If you’re thinking of selling your business be prepared for an onslaught of questions from potential business buyers. If you know what they want in advance you’ll have an excellent chance of preparing.
Here are some of main areas of inquiry business buyers will scrutinize before you can sell your business.
Due Diligence Process
When the Buyer and Seller execute a Letter of Intent re: a possible transaction and terms, the business is taken off the market and due diligence then begins in earnest.
The buyer or its agents will conduct due diligence of the books, records and operations of the Seller to its complete satisfaction.
Ninety percent (90%) of the business buyer’s emphasis will be on the Profit and Loss Statement (P/L) to help them understand how the P/L provides cash flow.
The business buyer will normalize Earnings Before Interest, Taxes, Depreciation and Amortization (EBITDA). They are looking for non-recurring items of revenue and expenses such as legal fees, insurance settlements, professional fees, excessive owner compensation, above or below market rate rent expense, personal expenses, etc.
The business buyer will analyze profitability by product, customer and geography. They will look carefully for any operating expenses being charged to depreciation or interest expense which has the effect of fraudulently increasing EBITDA.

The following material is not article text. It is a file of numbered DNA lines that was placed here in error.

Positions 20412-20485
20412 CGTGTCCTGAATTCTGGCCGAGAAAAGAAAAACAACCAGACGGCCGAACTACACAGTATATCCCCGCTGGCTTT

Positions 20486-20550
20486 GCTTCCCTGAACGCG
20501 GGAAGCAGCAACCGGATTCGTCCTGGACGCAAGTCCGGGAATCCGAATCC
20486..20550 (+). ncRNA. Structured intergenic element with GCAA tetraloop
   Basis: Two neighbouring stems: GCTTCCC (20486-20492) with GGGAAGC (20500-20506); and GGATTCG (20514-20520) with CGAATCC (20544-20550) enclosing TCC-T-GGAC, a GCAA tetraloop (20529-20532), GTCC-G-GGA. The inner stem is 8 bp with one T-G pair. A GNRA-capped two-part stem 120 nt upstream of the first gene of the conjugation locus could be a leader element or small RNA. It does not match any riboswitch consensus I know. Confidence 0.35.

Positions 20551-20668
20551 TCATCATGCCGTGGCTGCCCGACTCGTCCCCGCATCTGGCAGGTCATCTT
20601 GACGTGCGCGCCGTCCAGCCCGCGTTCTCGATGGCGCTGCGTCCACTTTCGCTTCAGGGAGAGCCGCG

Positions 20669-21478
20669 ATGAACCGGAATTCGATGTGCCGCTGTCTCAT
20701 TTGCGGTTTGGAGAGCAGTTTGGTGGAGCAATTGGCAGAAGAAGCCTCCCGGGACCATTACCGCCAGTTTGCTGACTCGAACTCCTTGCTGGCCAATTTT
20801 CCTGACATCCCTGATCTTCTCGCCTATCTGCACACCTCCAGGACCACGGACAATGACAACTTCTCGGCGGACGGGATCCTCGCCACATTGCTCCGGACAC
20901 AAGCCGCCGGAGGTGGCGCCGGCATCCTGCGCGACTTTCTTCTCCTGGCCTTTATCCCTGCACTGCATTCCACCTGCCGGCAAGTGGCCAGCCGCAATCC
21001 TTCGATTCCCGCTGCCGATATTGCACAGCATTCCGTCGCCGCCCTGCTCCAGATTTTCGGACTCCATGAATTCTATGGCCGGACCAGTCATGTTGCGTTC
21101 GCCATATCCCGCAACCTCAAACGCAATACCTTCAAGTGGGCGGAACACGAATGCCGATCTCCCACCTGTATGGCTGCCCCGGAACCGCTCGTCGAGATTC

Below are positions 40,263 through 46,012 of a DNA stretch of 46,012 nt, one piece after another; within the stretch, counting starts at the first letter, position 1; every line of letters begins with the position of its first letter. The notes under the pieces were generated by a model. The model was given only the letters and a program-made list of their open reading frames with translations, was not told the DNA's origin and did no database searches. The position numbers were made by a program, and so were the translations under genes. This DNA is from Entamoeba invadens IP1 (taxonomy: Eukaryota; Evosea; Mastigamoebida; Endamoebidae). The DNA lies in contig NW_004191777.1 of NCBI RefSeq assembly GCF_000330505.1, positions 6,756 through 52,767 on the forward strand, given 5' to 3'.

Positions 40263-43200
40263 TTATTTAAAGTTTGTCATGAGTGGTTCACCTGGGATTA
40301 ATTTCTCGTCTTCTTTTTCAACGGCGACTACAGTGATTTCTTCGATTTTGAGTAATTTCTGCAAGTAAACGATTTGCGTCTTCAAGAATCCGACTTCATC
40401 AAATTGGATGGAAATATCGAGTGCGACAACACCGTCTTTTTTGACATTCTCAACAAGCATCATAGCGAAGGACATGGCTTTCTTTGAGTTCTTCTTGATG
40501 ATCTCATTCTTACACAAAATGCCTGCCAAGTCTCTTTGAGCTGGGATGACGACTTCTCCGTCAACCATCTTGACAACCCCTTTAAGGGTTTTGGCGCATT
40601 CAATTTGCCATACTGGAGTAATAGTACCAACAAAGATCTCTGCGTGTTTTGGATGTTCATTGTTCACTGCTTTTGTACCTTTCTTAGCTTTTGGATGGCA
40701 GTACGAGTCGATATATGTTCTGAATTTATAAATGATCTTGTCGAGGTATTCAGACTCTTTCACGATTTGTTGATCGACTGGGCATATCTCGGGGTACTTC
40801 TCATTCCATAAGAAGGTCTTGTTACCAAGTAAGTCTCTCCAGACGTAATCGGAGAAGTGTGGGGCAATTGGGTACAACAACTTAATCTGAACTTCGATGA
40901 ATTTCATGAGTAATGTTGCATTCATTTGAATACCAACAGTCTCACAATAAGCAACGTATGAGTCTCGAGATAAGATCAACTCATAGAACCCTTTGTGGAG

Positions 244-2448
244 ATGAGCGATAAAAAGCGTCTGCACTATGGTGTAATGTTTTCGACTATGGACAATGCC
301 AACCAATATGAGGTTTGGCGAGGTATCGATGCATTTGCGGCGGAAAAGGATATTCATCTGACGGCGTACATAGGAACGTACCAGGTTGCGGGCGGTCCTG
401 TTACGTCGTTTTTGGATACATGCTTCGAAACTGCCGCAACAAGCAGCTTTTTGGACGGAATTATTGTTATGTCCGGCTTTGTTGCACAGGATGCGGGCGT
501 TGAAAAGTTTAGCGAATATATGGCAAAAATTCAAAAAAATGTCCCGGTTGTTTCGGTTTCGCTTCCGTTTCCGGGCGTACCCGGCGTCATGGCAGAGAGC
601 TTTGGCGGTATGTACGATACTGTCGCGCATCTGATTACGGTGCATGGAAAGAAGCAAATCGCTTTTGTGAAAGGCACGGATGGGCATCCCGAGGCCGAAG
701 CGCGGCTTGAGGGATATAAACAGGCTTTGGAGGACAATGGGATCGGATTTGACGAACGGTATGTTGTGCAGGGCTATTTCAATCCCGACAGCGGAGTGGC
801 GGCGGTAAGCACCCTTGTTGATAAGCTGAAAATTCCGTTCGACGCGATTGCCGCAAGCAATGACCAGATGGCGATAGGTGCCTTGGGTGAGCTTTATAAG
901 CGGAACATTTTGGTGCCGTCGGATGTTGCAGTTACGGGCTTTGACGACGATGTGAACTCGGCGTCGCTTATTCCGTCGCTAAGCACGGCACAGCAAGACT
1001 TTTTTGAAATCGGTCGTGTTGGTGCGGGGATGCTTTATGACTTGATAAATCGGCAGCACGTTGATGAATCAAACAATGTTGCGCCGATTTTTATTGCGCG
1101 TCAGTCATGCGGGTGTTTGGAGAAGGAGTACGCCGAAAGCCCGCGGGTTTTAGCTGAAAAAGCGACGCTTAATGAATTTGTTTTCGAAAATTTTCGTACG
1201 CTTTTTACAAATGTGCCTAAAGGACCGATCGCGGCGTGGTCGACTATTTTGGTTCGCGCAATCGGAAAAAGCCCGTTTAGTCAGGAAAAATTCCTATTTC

On the balance sheet, the business buyer scrutinizes changes in reserves which might reflect out-of-period costs that have an adverse effect on the P/L period under review.
Due diligence also has a perspective for the Seller. Sellers typically rely on a Trusted Advisor to coach them through this process—getting things cleaned up and controlling the process. The Seller must come to understand the true value of the business. This requires diligence. Fix what you can fix in advance of entertaining potential buyers. Set and manage expectations along the way.
The primary objective here is to arrive at an amount the Seller “needs” for the business—not what the Seller “wants”.
Are your books in order? Are your systems in place and above all are they easy to read and understand?
What is the status of your receivables and do you have deadbeat customers and late payers? The confidential nature of your customers dictates that your customers be named A, B, C, etc. until the final stage of due diligence. Then the Buyer will meet the important customers.
Are you under investigation or is there litigation pending?
Do you have signed and current contracts with your customers, employees and vendors?
When does your lease expire and what are the terms?
Are your business license and operating agreements up to date?
Are your ideas, proprietary products and processes protected by patents or trademarks?
What are the terms of your credit agreements?
Potential business buyers are going to want to understand you and your team as well as your company. They are going to dig deep into your vision and understanding of the industry. Don’t be surprised if they ask the following questions:
Why do you want to sell your company?
What do you see is the future of your industry?